Dealing with the Dutch cookie law as a web developer

This post is partially outdated because of recent developments. See the notes at the bottom.

This note about how to comply with the Dutch cookie law is mostly a memo to self, but I believe the information past the fold is also useful to anyone who runs their own website and needs to ensure the privacy of their site’s visitors.

Web cookies are small pieces of information that can be stored on your computer by the websites that you are visiting.

A typical use of cookies is when sites with a user login, for instance online stores, store a unique code on your computer for the duration of your session so that they don’t have to keep asking you for your password every time you go to a different page. These cookies are deleted when you log out or when you close your browser, whichever comes first.

Another use of cookies is for tracking you across websites and browser sessions. This is done by online advertising networks who build up big personal profiles of you that may include surprisingly effective guesses about your age, gender, sexual preferences, political preferences and so on. There is no reason to assume these networks cannot be hijacked by other parties. Such cookies give bad actors, and I include governments in this, added possibilities when they wish to deal with what they consider problematic individuals.

Legal obligations when setting cookies

In 2009 the European Union amended its Telecom directive with a section on cookies (by which they meant all tracking technologies, not just browser cookies). According to this law, website operators amongst others had to gain the informed consent from visitors before placing cookies that weren’t strictly necessary for the use of the website on the visitor’s computer. This includes the type of tracking cookies that advertising networks use.

If a website cannot obtain permission of a visitor to place these unnecessary cookies, it may not place them. From here on I will only be discussing these unnecessary cookies and will refer to them simply as ‘cookies’.

From what I can tell websites that comply with the directive will typically put a notice at the top of the page that states that by using the website you agree to the placement of cookies.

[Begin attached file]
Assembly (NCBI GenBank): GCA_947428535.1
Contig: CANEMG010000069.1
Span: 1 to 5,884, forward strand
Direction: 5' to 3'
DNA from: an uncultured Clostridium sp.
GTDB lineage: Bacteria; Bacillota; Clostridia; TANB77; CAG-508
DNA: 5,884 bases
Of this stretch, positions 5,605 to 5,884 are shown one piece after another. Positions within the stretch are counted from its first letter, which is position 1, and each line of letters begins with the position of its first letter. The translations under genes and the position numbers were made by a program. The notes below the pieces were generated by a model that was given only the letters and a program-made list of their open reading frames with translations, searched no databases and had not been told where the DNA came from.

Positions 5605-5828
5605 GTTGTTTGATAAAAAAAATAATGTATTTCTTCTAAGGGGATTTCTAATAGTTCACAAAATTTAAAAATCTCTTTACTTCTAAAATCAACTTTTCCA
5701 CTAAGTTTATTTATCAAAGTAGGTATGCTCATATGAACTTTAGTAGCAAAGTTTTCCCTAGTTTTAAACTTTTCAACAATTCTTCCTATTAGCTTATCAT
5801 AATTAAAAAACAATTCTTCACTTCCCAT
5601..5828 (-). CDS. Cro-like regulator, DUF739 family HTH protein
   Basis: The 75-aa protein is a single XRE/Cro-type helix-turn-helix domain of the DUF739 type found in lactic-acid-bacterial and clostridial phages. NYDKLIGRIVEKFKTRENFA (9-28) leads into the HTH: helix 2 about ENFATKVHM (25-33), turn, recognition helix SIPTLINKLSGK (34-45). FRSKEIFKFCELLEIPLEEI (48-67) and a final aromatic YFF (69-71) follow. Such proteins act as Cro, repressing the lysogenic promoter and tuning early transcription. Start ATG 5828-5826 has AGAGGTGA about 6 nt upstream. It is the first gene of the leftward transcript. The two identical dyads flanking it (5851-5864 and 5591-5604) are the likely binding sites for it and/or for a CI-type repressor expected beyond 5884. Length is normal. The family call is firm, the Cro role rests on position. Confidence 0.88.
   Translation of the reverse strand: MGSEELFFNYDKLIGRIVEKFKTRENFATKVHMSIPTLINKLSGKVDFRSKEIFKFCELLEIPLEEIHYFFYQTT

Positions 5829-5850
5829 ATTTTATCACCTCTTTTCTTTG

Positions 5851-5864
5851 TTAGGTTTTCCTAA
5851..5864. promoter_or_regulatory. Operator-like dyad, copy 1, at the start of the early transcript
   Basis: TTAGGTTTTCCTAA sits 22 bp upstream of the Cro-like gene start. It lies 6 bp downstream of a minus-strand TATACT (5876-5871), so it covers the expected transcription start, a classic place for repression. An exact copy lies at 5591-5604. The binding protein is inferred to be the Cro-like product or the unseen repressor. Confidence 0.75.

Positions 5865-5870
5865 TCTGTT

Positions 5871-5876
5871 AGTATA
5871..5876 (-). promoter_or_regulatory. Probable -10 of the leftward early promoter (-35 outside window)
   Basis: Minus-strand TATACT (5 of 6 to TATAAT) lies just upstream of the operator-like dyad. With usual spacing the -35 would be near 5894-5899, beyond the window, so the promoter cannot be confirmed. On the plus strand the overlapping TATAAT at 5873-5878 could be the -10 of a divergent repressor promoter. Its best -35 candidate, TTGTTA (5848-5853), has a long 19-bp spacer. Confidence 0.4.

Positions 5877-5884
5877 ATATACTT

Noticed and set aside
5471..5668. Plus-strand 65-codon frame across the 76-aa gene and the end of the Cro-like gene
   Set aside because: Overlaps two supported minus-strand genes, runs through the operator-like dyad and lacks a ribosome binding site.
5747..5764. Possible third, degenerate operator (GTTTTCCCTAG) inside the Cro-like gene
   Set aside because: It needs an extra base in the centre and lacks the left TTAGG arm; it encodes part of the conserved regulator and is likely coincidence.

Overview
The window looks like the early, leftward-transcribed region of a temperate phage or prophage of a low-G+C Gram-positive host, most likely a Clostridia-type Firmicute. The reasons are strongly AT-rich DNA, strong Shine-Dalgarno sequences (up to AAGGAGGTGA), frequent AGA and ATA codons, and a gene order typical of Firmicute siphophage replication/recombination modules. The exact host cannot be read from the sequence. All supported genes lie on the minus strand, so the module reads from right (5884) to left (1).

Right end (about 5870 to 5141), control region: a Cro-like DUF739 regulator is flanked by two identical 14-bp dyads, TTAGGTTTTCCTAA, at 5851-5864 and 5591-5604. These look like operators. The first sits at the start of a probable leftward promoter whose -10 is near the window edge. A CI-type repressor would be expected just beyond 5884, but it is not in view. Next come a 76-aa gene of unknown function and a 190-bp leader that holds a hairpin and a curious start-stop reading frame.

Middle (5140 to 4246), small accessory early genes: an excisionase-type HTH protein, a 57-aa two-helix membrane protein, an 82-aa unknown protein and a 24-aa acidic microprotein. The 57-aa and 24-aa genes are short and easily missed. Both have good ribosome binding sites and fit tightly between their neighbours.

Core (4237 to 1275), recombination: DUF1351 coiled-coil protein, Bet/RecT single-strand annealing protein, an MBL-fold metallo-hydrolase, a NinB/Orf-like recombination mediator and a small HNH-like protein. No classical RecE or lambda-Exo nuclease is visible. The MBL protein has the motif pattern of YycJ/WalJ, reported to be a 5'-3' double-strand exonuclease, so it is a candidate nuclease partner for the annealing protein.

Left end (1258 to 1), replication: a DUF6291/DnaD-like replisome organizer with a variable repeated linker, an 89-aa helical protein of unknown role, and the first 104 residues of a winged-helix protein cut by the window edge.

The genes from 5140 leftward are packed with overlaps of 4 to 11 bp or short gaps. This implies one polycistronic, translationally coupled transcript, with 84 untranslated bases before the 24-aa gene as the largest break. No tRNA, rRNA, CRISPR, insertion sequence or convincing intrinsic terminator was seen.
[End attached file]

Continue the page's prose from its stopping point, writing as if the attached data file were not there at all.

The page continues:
Illustration: an example of a cookie notice from

The Dutch government went a step further than the directive and created a law containing two further obligations:

  1. Websites must inform users explicitly about the purpose of each cookie.
  2. Websites must obtain explicit permission.

What this second step means is that a visitor must click a button stating something like “I agree”. It is not sufficient (under Dutch law) to state that by continuing to use a site the visitor agrees to the use of cookies.

This is problematic for operators of small information driven websites. Websites of freelancers or amateur talents are typical for this category. These sites are often based on WordPress and are tied to social networking sites through so-called widgets written in Javascript. These widgets place cookies on a visitor’s computer as a matter of fact, but are (or so I believe) the responsibility of the website operator, not (or not just) of the social network.

Such an owner may decide to add Google Ads to offset hosting costs. These owners may also embed videos from their YouTube accounts. Google Ads and YouTube both place tracking cookies on a visitor’s computer, allegedly to suit the ads they display to the taste of the visitor.


Here’s the kicker. Under Dutch law a visitor must be informed about what each cookie does, but as a website builder you cannot know what foreign cookies do. You have only control over your own code, but not over code that is hosted elsewhere. You may set up a test environment to mimic the behaviour of your visitors and use that to read out the cookies that the social and advertising networks place on your test computer, but how you can you be sure that you get the exact same cookies as your visitors? You neither own nor know the code that places cookies, so ultimately you cannot know what cookies are being placed.